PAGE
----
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Willy Foulkes (November 27, 1964 – August 27, 2016) was a Tsimshian Northwest Coast artist who lived and worked in Auburn, WA USA.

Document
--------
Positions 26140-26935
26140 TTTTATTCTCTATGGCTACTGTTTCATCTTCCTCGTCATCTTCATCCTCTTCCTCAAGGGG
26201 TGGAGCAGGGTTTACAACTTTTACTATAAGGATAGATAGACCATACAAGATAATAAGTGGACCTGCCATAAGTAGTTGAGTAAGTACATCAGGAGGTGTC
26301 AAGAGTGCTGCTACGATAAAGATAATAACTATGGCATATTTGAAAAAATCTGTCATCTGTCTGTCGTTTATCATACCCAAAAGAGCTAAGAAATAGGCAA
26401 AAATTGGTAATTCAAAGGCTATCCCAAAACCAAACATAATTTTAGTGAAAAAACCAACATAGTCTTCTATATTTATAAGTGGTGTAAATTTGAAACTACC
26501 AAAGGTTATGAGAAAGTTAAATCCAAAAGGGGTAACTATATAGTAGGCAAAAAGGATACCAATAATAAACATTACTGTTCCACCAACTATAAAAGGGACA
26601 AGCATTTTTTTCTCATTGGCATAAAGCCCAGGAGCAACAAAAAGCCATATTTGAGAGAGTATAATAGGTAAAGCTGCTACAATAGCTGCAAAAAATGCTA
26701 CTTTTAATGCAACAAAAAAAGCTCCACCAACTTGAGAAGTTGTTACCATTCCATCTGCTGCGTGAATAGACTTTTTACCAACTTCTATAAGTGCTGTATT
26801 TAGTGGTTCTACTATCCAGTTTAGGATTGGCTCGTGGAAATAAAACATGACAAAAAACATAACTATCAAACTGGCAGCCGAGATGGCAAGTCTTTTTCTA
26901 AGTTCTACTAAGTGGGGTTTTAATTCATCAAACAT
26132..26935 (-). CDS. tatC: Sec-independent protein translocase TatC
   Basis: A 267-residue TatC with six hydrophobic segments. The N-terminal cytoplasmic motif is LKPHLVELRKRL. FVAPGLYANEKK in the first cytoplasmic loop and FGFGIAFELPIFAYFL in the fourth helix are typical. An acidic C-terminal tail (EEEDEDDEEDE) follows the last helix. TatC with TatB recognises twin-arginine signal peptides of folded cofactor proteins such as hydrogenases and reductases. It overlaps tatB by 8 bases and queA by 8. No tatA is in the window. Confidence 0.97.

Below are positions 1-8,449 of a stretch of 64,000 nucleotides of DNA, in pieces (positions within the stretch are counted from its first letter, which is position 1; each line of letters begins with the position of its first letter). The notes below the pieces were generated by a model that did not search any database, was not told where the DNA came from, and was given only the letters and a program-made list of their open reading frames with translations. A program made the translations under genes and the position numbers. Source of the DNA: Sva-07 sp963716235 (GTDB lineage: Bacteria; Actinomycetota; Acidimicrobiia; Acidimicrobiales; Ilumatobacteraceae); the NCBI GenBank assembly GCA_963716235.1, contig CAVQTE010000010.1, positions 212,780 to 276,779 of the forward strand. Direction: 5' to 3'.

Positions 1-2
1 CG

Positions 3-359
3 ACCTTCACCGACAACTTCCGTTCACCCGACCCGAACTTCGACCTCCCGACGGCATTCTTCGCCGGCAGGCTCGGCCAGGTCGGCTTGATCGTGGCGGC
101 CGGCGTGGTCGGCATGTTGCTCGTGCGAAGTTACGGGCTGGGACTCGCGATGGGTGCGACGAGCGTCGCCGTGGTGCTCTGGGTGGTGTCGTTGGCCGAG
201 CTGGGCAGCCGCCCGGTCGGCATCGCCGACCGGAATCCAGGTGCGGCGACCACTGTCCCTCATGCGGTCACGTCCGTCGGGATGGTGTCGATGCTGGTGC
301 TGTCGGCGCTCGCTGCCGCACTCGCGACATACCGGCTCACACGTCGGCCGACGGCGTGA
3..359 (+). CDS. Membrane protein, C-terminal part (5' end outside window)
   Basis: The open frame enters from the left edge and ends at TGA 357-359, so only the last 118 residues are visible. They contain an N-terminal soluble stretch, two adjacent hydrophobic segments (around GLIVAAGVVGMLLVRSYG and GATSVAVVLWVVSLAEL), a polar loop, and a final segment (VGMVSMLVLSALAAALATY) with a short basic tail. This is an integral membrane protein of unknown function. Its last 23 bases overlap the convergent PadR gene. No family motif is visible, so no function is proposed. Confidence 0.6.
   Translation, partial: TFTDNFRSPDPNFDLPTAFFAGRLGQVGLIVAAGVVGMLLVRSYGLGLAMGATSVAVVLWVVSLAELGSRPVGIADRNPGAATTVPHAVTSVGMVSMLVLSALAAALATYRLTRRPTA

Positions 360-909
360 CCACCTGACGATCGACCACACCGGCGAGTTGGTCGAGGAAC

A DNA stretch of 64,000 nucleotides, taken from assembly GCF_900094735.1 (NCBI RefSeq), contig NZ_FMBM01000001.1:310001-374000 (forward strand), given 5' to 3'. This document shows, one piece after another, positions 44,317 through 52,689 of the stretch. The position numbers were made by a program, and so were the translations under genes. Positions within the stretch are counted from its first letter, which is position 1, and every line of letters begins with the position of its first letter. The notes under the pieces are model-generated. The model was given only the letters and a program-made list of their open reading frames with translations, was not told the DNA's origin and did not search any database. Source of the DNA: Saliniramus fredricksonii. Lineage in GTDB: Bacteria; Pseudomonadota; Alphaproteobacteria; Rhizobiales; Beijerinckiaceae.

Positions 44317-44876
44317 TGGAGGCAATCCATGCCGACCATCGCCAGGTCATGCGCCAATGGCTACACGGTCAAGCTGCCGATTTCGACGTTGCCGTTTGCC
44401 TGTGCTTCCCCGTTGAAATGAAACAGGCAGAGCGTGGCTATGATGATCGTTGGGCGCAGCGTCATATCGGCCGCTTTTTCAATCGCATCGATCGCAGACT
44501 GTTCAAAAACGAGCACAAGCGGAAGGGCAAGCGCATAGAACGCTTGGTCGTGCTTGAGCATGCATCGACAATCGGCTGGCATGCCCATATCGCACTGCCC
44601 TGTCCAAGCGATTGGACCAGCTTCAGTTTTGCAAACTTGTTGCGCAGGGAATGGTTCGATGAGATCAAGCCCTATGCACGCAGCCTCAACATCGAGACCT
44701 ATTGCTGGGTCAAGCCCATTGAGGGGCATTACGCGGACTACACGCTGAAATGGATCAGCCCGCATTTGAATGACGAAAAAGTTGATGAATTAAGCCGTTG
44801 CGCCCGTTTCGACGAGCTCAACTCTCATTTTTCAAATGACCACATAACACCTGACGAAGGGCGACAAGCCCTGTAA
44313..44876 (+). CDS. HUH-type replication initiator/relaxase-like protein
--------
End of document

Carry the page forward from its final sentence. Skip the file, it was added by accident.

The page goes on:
Wilbert Victor Foulkes is Tsimshian, born on November 27, 1964 in Seattle, Washington. His mother, Patricia Gail Milton was a full-blood Tsimshian from Metlakatla, Alaska. Patricia’s mother was Victoria Alexcee of Port Simpson, British Columbia and her father was Victor Milton of Metlakatla, Alaska. Both of Willy’s grandparents were of chief’s lineages. Victoria Alexcee’s mother, Emily Smith was of the House Git Lu Sau, meaning “People of the Inside.” Victoria Alexcee’s father, William Alexcee, was of the House Git Wil Geots, meaning “People of the Kelp.” Victor’s parents were Arthur and Esther Milton of Metlakatla, Alaska. His father, Richard Banks Foulkes was a direct-line descendant of one of Seattle’s founding families, William Nathaniel Bell and Olive Virginia Bell. Bell Town and several streets in downtown Seattle were named for the daughters of the Bell family. Willy used the medium of ink-on-paper for over 20 years for his artwork. He used no pencils, erasers or rulers when creating his art. Willy studied the Tsimshian style of artwork on his own and was proud of the fact that he drew “free-hand” and created his designs as he was drawing them. Willy made his art out of the sheer joy in drawing designs and using his creativity. Some of his designs were influenced by the tribal stories of the North West Coastal Tribes. He was also creative in using his talent in accepting requests for special occasions, such as: birthdays, memorials, keepsakes and sports teams. Willy left the meaning of his designs up to the person who owned the design he created. As a result, that person could describe Willy’s art with the expression of what the picture represents from their own perspective. Willy was pleased to know the owners of his art were happy with what he created.